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October 26, 2014 - Matthew 22.15-22

“Give to God What is God’s”

Matthew 22.15-22

October 26, 2014

 

 15 Then the Pharisees went and plotted to entrap him in what he said. 16 So they sent their disciples to him, along with the Herodians, saying, “Teacher, we know that you are sincere, and teach the way of God in accordance with truth, and show deference to no one; for you do not regard people with partiality. 17 Tell us, then, what you think. Is it lawful to pay taxes to the emperor, or not?”

18 But Jesus, aware of their malice, said, “Why are you putting me to the test, you hypocrites? 19 Show me the coin used for the tax.” And they brought him a denarius. 20 Then he said to them, “Whose head is this, and whose title?” 21 They answered, “The emperor’s.” Then he said to them, “Give therefore to the emperor the things that are the emperor’s, and to God the things that are God’s.” 22 When they heard this, they were amazed; and they left him and went away.

 

What is this encounter really about?   The Pharisees, who are always looking for a way to upset the apple cart of Jesus’ ministry, are up to their old tricks.  They are trying to trick Jesus.  They have asked him a “yes or no” question to which either is a wrong answer capable of putting him in jail.  He answers with a zinger that literally sends his opponents scampering away with their tails between their legs.  “Give to the emperor that which is the emperor’s and give to God what’s God’s.”  (Render unto Caesar…) We hear it quoted a lot.  We hear it used to justify many different viewpoints.  But what is really going on here?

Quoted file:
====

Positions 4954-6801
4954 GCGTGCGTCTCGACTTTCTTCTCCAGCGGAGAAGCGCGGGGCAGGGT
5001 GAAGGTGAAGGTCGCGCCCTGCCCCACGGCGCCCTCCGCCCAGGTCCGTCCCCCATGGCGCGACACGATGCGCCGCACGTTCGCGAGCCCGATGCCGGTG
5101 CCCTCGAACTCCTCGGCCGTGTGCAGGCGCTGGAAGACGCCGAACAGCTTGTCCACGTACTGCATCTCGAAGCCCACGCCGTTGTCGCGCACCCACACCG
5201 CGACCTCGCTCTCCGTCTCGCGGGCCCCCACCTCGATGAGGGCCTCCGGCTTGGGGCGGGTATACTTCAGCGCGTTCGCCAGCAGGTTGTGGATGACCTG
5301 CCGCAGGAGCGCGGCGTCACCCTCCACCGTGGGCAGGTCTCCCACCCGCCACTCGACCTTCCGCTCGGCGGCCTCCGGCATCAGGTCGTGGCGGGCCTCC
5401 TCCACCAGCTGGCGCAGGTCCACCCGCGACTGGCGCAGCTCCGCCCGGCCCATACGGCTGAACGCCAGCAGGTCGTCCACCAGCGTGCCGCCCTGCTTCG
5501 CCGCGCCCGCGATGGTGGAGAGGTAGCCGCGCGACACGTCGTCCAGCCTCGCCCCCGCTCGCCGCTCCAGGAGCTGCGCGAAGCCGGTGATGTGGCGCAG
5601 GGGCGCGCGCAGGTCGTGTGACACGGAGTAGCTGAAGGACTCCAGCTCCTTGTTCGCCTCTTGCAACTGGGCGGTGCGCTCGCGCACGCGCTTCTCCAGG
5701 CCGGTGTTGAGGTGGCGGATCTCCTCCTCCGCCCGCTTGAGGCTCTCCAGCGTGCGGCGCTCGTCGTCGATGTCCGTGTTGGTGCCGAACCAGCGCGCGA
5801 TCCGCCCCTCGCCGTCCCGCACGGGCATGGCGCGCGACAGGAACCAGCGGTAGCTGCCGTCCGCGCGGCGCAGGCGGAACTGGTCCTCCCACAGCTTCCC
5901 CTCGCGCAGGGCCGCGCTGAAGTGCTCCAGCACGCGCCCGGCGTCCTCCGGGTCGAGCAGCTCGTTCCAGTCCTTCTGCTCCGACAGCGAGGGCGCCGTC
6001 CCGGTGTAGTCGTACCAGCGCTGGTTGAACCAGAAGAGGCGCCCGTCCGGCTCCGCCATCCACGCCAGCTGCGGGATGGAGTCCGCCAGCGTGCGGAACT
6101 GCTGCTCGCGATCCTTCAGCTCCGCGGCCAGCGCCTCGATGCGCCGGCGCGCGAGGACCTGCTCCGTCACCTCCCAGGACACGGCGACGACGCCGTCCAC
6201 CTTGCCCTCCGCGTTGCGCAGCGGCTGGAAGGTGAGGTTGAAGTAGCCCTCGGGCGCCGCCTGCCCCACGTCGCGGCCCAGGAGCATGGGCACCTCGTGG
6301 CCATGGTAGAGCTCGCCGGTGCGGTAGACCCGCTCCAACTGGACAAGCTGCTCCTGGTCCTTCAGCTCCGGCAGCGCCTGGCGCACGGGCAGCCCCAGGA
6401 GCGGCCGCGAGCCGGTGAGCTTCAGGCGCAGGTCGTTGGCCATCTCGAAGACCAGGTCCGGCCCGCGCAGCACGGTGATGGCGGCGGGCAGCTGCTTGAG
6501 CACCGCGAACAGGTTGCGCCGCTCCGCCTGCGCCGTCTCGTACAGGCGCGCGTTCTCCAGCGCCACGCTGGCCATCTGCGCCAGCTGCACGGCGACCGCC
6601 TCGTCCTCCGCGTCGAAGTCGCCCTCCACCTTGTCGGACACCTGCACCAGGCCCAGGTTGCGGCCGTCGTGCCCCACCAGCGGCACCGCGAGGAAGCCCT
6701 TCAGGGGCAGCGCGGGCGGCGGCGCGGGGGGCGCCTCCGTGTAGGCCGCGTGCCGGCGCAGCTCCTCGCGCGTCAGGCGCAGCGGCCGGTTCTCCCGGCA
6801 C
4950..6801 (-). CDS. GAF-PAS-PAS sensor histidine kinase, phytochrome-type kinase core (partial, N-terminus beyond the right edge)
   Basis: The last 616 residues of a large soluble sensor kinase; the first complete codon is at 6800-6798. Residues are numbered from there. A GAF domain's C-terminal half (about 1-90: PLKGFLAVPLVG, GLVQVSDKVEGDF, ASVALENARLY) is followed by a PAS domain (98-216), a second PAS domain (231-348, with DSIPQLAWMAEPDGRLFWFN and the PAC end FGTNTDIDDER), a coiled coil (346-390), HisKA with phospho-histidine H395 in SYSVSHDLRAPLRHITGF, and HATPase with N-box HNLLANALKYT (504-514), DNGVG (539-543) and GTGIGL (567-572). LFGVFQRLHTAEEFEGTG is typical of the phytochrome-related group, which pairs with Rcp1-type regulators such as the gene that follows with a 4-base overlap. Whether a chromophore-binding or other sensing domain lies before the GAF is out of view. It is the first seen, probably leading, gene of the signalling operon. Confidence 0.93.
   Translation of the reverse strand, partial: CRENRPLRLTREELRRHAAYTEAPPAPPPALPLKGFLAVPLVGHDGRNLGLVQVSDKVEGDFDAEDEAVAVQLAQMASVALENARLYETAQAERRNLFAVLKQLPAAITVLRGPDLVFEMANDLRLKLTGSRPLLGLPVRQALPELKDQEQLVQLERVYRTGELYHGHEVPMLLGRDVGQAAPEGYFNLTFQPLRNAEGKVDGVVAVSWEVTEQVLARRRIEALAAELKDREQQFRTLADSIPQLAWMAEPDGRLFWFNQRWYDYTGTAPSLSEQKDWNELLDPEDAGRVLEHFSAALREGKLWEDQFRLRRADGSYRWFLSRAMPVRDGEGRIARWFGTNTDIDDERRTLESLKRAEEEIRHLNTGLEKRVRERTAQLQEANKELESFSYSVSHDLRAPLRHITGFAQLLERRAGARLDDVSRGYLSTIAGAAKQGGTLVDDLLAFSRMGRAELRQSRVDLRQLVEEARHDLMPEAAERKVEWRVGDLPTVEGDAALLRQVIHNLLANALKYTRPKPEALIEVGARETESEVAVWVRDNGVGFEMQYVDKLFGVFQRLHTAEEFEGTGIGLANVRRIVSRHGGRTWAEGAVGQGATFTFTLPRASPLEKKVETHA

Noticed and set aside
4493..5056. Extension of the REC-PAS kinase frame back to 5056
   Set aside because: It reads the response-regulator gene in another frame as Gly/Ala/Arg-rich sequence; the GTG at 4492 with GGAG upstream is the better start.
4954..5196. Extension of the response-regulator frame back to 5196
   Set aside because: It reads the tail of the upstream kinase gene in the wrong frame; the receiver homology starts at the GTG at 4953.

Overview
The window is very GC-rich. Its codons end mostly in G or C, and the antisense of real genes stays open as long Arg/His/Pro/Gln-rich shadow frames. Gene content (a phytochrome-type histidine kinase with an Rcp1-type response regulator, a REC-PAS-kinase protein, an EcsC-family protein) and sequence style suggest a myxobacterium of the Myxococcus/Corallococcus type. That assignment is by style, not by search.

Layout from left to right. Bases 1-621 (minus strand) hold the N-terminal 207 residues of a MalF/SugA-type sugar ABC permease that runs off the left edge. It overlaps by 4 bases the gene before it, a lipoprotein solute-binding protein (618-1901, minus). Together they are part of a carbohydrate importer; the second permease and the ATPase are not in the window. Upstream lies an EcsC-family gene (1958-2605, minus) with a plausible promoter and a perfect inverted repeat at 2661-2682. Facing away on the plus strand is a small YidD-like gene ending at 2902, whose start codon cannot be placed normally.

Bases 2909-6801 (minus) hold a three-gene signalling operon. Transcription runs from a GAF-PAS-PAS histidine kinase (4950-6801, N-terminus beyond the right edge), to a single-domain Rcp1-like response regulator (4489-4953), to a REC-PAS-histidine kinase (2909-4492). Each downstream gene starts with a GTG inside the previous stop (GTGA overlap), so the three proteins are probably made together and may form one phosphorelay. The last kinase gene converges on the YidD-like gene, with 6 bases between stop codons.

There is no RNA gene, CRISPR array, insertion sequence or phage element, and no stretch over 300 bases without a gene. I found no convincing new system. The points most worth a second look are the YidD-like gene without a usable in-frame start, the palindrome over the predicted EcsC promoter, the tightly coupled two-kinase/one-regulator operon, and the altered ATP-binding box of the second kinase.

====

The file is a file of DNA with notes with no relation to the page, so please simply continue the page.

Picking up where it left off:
Jesus is the great debater here, the master of the moment. The debate begins with flattery of Jesus: "We know that you are sincere." (22:16). The argument is insincere. His opponents are mere "hypocrites" (22:18) who do not really want to know the faithful thing to do in regard to tax but only hope to entrap Jesus in his arguments.[1]

 

They think they are being clever and all, trying to create a controversy about Jesus’ views of power.  They are the ones concerned with earthly power, not Jesus.  They are consumed with their own myopic concerns about power here on earth that they have become blind to the real power right in front of them.